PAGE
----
An increasing number of cyber threats are exacerbated by the worsening cybersecurity skills shortage. Managed IT services are the solution.
The current cybersecurity skills shortage is nothing new. Industry leaders have long been concerned with the lack of qualified talent to help with the growing number of IT and cybersecurity issues across industries. In 2019, industry reports showed that 91% of organizations had holes in their cybersecurity staff. On top of that, two-thirds of those organizations failed to provide adequate training for the professionals they did hire, meaning that the current shortage statistics often don’t properly reflect existing staff’s insufficient skill levels.
Five years ago in 2015, there were nearly 210,000 unfilled cybersecurity jobs in the United States alone. By 2021, that number is expected to grow to a staggering 3.5 million across the industry. This growing skills shortage combined with the ever-changing cyber threat landscape means that many members of understaffed IT teams are under more pressure than ever before.
A July 2020 report from the Information Systems Security Association (ISSA) and Enterprise Strategy Group (ESG) states that the cybersecurity skills gap has worsened for the fourth year in a row. According to the report, the gap affects 70% of all organizations—which is understandable, given how much of modern business is conducted in the digital sphere. Not only does the skills gap leave job openings unfilled and hinder productivity, it also creates an increased workload for existing staff. Furthermore, it results in an inability to utilize security technologies to the fullest extent, because staff are too busy putting out cybersecurity fires to learn how to prevent them in the first place.
Naturally, this cybersecurity skills shortage is taking a significant toll on the businesses it affects. It puts them at greater risk for security threats and potentially debilitating data breaches. On average, data breaches cost small and medium-sized businesses up to $3.86 million, while large enterprises face averages close to $350 million. Despite these dangers, businesses continue to struggle to fill out their cybersecurity staff.
The main causes of the ever-widening cybersecurity skills gap are nothing new. One of the biggest issues is the lack of real career development opportunities within the cybersecurity field. Of all the cybersecurity professionals surveyed by ISSA/ESG, 68% said that cybersecurity lacks a well-defined career path, as well as the basic growth activities that can make the line of work more appealing. That includes a lack of opportunities to find mentors, to gain basic cybersecurity certifications, and even to take on cybersecurity internships that lead to joining a professional organization.
Because of the lack of a clear path into and within the field, many cybersecurity professionals begin in IT before finding themselves working in cybersecurity — usually without a complete skill set. The ISSA/ESG survey found that 76% of the respondents had begun their careers in IT before moving to cybersecurity, and that 63% of respondents had been working in cybersecurity for fewer than three years.
For those who are willing to face these challenges within the industry, another hurdle often arises when it comes to collaborating with business executives. Stemming back to a larger lack of cybersecurity education across industries, many on the business side tend to not understand the full role of IT and information security. As a result, cybersecurity professionals often also have to take on a large advocacy and educational role.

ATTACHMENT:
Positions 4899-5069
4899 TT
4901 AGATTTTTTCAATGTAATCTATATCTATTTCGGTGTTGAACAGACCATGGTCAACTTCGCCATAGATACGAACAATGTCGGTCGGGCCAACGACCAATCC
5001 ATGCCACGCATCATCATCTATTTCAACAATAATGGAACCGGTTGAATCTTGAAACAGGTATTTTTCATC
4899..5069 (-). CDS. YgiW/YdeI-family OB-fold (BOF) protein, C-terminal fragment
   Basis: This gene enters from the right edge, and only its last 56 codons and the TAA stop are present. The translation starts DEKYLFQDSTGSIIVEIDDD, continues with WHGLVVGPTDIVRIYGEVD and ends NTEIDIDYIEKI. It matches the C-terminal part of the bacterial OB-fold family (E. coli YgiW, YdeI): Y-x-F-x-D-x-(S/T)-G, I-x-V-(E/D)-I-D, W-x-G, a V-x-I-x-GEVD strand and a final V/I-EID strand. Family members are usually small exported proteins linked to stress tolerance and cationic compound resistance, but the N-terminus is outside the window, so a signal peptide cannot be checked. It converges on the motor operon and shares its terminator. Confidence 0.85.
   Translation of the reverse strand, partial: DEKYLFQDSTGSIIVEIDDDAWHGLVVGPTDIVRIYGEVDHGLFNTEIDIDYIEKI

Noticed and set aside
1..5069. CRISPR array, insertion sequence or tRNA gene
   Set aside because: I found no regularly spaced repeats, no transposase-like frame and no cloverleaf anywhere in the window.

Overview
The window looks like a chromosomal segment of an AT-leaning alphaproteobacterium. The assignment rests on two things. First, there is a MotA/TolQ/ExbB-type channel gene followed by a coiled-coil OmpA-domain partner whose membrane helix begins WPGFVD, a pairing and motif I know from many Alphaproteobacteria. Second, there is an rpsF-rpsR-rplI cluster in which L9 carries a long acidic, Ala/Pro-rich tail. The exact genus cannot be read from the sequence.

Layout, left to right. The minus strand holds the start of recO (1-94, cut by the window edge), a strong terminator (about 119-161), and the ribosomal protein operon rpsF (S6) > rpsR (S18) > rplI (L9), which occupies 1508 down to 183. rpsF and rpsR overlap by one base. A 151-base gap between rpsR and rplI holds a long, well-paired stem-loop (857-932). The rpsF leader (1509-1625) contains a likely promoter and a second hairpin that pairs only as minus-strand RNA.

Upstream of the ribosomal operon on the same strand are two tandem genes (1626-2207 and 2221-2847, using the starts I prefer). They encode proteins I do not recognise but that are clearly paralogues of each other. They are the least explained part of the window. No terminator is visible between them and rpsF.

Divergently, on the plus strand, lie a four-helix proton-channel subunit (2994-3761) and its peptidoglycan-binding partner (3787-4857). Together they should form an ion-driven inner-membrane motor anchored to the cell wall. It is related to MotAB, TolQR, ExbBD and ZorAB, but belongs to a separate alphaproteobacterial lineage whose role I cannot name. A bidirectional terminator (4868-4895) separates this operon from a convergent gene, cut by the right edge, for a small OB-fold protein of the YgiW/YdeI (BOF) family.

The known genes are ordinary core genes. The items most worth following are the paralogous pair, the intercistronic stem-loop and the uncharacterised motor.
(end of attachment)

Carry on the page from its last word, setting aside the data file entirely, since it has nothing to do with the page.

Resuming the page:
In 2020, a new cause is contributing to the cybersecurity skills shortage: the coronavirus pandemic. With lockdowns and social distancing measures forcing much of the population indoors, many of the already limited cybersecurity training opportunities open to individuals have come to a relative halt. To make matters worse, opportunistic hackers are taking advantage of the pandemic to increase their attacks. This inevitably leaves existing cybersecurity professionals—who are also adjusting to new remote working situations—feeling burned out. In an unfortunate cycle, burnout leaves more room for attacks, and more attacks in turn cause further burnout.
It’s clear that the cybersecurity skills shortage isn’t going to disappear any time soon. From the lack of available professionals to the high salaries those limited number of individuals can demand, it’s unrealistic for many organizations — especially small and mid-sized businesses — to be able to bridge the gap on their own. That’s where outsourcing to a managed IT services provider can be a game-changer, saving you money while keeping you more secure.
Turn-key Technologies, Inc. (TTI) is the perfect cybersecurity partner for you to bring on in 2020. With three decades of experience helping businesses deploy, manage, and secure their networks, TTI can help you fill your cybersecurity skills gap without having to hire for extremely expensive and in-demand IT roles. To learn more about how a partnership with TTI can help your businesses stay secure, contact us today.
In our next article, we’ll also take a look at the current state of women in tech to explore how closing the gender gap can help close the skills gap. Women remain underrepresented in the tech industry today, even as businesses desperately scramble to fill out their vacant IT positions. We’ll examine the lack of women through the lens of the cybersecurity skills shortage and look to find new solutions for modern business challenges.
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